When a Seattle business writer suggested in his newspaper column several years ago that the objection to loyalty cards had blown over, his mailbox was overwhelmed by those who begged to differ. He ultimately had to write another column, retracting his earlier claim.

    Your suggestion that adopting a price reduction in the 2008 vintage will render Bordeaux Classified Growths a “devalued commodity,” and cause them to “lose respect around the world as a quality,” is pure hokum. You want the Chateaux owners to start “thinking outside of the box,” but you can’t see past the end of your nose. The “true market forces” are we consumers, not the Chateaux. Things have changed. There are no more Wall Street yuppies and billionaires to overpay for wines they just had to have, to show off with, or to compensate for their lack of self-esteem. People who overpaid and speculated on the 2007 vintage pretty much got what they deserved. If, as you claim, “the wine is clearly not fit for purpose at the price paid,” I must ask what exactly that purpose was.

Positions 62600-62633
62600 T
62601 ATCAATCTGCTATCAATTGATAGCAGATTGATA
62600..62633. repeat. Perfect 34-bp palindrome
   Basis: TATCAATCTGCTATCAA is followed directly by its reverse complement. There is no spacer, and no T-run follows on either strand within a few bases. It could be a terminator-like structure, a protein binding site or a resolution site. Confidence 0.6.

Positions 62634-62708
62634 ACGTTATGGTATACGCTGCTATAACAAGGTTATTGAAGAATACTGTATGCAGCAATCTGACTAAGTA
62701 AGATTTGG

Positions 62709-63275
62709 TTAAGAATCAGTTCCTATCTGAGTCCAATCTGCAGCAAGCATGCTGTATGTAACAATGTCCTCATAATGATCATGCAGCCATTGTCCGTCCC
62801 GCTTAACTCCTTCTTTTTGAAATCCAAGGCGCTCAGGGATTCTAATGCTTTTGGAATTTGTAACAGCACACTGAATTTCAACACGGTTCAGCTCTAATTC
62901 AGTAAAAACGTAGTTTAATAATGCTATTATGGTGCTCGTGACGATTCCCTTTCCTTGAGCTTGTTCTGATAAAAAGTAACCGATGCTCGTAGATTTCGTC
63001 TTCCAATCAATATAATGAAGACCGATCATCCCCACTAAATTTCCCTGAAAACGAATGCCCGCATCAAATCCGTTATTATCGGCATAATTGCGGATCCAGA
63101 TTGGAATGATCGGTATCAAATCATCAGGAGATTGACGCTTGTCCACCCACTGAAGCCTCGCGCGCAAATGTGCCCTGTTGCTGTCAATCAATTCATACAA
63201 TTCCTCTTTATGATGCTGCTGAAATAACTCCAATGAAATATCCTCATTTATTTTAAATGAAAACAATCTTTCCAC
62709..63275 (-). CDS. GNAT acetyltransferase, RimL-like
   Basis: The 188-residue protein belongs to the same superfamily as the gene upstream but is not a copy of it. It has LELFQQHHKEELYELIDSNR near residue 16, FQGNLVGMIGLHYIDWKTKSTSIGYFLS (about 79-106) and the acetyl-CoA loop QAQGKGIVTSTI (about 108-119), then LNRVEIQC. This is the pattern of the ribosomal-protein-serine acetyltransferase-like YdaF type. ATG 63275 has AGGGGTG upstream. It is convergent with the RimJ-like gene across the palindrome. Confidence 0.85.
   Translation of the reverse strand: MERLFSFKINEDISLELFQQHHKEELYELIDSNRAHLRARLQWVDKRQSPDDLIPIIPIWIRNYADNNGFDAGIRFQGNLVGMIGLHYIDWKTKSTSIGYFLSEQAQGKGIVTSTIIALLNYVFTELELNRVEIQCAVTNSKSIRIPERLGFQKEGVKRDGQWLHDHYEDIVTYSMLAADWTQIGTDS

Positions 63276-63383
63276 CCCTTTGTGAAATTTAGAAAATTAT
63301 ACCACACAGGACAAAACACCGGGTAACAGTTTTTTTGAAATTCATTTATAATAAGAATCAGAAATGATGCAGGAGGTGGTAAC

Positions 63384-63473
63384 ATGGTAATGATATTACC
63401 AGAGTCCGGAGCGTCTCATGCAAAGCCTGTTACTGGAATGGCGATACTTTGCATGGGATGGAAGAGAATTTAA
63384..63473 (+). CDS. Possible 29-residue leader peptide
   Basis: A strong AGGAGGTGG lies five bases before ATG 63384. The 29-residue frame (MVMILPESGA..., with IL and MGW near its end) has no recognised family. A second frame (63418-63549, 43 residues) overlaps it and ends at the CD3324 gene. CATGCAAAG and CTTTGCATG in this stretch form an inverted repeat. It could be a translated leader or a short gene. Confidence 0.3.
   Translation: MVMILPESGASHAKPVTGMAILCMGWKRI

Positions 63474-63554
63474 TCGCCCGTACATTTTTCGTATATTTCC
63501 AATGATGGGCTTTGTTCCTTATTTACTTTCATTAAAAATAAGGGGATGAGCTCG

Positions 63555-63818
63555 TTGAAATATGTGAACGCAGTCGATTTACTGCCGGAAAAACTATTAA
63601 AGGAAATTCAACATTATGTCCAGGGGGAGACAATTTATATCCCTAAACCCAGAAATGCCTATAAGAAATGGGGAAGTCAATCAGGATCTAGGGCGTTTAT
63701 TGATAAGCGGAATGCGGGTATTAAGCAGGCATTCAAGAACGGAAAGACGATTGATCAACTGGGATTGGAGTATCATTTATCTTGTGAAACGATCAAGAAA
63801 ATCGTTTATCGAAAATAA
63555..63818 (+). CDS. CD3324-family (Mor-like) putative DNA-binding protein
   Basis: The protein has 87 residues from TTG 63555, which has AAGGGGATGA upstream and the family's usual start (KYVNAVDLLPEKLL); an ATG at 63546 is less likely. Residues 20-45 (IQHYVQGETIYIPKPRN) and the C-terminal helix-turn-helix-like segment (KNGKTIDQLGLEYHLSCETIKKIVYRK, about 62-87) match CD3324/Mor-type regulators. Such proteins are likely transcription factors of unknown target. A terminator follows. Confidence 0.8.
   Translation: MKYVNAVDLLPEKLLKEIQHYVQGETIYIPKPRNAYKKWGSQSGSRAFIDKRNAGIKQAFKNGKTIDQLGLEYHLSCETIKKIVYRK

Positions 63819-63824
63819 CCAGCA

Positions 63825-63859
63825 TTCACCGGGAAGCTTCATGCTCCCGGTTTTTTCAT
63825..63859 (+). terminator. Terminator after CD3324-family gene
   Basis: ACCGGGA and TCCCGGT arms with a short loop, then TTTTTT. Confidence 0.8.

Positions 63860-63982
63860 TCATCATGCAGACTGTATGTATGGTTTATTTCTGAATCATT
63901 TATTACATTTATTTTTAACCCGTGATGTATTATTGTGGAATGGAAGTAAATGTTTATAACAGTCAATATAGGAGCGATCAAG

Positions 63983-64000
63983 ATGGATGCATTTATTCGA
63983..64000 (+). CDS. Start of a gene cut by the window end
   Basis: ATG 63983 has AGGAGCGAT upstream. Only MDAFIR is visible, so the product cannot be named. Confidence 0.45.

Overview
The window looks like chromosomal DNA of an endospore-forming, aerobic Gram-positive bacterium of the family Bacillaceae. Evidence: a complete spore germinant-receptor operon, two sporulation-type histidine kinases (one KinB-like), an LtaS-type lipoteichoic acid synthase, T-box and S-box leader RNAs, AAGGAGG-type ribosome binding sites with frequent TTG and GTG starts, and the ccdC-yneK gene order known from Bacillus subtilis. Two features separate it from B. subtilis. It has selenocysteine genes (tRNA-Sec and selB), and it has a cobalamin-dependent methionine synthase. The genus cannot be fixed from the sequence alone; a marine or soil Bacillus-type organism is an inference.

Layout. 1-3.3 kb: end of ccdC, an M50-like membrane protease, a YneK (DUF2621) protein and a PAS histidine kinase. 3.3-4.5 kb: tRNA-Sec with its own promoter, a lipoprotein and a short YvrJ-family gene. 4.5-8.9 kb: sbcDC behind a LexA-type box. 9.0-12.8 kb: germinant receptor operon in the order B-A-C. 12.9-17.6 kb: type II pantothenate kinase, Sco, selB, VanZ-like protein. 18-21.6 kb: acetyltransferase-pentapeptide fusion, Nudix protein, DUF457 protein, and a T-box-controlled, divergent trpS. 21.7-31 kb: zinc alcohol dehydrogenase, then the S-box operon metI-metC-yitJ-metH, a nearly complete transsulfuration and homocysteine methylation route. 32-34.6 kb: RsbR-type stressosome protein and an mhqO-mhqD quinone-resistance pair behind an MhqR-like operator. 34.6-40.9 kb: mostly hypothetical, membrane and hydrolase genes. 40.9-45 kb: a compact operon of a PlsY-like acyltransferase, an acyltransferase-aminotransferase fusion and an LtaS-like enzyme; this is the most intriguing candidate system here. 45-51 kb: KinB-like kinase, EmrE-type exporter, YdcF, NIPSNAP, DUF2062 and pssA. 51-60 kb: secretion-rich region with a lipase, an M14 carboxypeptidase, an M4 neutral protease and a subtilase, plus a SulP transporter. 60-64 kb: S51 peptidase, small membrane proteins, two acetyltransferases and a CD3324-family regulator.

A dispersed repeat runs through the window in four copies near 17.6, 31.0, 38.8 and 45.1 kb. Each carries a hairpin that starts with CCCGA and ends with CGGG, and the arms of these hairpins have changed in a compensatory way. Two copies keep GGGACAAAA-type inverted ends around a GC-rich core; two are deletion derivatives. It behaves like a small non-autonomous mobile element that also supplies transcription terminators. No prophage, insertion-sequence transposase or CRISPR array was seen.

Loyal customers of Bordeaux, like me and thousands of others, have clearly not been valued by the Chateaux for a long, long time. Now it’s our turn to decide whether or not we feel like valuing the Chateaux.

    I applaud the fine owners of Chateau Angelus for injecting some reality into this heretofore false market economy. They make some of the best wine in the world. There’s no reason it should be languishing in a dark warehouse. The other Chateaux would do well to follow Angelus’ example. Give us a break for a change. We’ve been giving them our change for years, and all they’ve been doing is breaking us.

  2. Nick says:

    Hi Jef many thanks for your comments.

    I must agree with you that Angelus as an estate produces excellent wine and I can understand why you are a follower of it.

    Having read your comments I feel we are on the same side here but from different angles. Loyal customers to Bordeaux wines have been shown no respect at all over recent years by the Chateaux. The prices have only reflected their greed to line their own pockets without any respect for those who buy their products.